REVIEW: Visions of Heat by Nalini Singh

Dear Ms. Singh:

Visions of Heat is the sequel to your debut novel Slave to Sensation. While Visions of Heat didn’t quite live up to StoS, it was still a good read. This alternate realty romance provides a rich otherworld filled with three distinct groups: Psy, Changeling and human. Like Slave to Sensation, Visions features a strong Psy female and a delicious Changeling male.

Faith Nightstar is an FPsy, a foreseer, who is worth untold millions to the Nightstar clan due to her ability to foresee economic changes in the future. She has been making predictions since the age of 3 and not one of her predictions, unless intervened, has been wrong. As any valuable asset, Faith has been protected and hidden for all of her life. FPsy’s often go mad toward the latter end of their usability and then the Psy use those people for parts or scientific study. Faith has been able to stave off madness, but she has some concerns when she begins to have strange, non financially related visions. These visions lead her to seek out Sascha Duncan, the Psy who dropped out of the network and the only person who would not seek to betray or mislead Faith.

Sascha Duncan lives with her Changeling family and this puts Faith in close proximity to Vaughan, a Dark River sentinel. Vaughan’s cat, the jaguar, is intensely interested in Faith. The cat’s need for sensory input juxtaposed against Faith’s physiological abhorrence for touch made for immediate conflict. Beyond Faith’s predisposition for mental instability is the present danger in the from of a killer who is strangling Psy women, starting with Faith’s sister. Faith must seek out the killer on the Psy Net, cope with Vaughan’s physical demands and find a place for herself in a changing world.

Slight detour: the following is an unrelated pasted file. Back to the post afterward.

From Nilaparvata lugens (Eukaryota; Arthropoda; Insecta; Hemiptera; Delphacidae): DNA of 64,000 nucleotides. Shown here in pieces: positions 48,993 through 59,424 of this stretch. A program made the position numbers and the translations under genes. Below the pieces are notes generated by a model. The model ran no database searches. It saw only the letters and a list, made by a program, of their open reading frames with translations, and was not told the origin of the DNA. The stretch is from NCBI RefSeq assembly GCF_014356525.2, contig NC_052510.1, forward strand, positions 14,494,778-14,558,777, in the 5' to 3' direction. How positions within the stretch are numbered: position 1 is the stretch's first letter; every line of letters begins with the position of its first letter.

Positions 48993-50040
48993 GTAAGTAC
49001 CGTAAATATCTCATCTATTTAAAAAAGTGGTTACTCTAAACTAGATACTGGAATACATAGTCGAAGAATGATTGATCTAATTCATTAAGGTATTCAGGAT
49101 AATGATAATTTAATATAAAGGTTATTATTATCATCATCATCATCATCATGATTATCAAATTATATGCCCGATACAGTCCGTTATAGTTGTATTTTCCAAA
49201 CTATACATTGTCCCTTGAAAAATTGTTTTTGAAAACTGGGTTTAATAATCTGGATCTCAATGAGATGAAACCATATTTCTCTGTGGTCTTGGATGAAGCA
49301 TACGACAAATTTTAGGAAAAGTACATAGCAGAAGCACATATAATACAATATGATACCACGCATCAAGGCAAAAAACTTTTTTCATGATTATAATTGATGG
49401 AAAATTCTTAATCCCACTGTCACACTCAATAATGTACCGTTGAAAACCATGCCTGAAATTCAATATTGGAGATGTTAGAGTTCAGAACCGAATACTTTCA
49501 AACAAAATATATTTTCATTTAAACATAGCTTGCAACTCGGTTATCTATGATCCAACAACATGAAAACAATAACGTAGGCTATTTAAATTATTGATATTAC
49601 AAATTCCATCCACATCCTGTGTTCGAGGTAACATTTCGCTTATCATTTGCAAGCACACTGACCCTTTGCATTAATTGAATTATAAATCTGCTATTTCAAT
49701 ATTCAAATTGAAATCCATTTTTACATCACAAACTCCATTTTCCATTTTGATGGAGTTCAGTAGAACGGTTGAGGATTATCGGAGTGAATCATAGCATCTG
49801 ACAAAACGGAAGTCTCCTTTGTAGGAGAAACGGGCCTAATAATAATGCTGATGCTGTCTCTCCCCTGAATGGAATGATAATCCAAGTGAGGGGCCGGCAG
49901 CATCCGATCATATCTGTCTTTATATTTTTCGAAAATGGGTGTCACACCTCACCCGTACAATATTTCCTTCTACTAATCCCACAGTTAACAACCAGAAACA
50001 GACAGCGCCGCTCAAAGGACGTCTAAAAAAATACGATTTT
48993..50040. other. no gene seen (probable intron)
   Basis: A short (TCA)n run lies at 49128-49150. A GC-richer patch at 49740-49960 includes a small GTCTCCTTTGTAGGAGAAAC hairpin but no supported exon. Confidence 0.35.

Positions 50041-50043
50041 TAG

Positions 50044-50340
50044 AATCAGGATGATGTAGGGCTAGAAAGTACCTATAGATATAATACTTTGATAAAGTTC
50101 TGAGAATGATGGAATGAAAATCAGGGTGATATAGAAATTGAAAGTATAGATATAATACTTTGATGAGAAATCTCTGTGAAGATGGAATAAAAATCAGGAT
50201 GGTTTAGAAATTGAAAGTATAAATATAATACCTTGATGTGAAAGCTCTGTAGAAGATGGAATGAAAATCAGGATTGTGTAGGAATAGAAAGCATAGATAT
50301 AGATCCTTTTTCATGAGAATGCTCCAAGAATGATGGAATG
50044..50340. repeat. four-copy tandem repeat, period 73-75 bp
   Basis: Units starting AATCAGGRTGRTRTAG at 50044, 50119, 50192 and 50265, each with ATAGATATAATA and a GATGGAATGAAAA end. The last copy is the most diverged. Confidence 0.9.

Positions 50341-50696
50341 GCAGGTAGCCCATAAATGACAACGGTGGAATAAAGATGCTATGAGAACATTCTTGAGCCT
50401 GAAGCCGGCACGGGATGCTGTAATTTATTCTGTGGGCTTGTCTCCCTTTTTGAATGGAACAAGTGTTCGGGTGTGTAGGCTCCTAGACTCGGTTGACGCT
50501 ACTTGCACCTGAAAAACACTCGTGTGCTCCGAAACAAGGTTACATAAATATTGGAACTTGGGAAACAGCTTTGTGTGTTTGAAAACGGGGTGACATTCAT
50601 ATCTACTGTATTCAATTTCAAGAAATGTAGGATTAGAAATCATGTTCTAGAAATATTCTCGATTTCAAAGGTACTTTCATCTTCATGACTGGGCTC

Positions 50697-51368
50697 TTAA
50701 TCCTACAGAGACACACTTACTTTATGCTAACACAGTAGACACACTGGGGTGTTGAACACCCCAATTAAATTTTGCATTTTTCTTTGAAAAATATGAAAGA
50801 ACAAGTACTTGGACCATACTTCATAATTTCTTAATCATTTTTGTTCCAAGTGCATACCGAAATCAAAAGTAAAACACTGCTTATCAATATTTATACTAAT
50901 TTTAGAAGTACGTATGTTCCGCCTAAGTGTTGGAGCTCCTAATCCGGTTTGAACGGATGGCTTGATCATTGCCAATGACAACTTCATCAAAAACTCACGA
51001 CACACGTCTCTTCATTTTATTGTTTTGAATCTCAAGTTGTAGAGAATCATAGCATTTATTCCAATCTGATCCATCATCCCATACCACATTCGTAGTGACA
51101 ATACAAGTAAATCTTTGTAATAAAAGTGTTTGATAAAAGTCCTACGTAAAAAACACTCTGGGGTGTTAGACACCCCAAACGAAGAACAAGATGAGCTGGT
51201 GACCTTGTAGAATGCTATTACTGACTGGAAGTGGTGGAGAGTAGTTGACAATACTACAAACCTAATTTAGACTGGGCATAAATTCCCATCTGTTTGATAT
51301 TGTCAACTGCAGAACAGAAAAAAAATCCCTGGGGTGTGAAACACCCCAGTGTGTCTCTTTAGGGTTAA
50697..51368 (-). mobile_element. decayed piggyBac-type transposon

The challenges I had with this book were episodes of inappropriate lusting despite the justification of the jaguar’s nature. I also found the time spent on the Psy Net to be a bit difficult to follow and, at times, a bit repetitive of Slave to Sensation. I hate to say that a story is too complex, but at times, it was for me.

I was really intrigued by a couple of characters deftly introduced and that was Faith Nightstar’s father, Anthony Kyriakus, who isn’t all that he is portrayed to be and Kaleb Krychek, a contender for the Psy Council. I think that rebellion is brewing within the Psy and I am anxious to see how that plays out in future books.

Fans of your first book, and those who like Linda Howard and Christine Feehan, won’t be disappointed. B.

Best regards,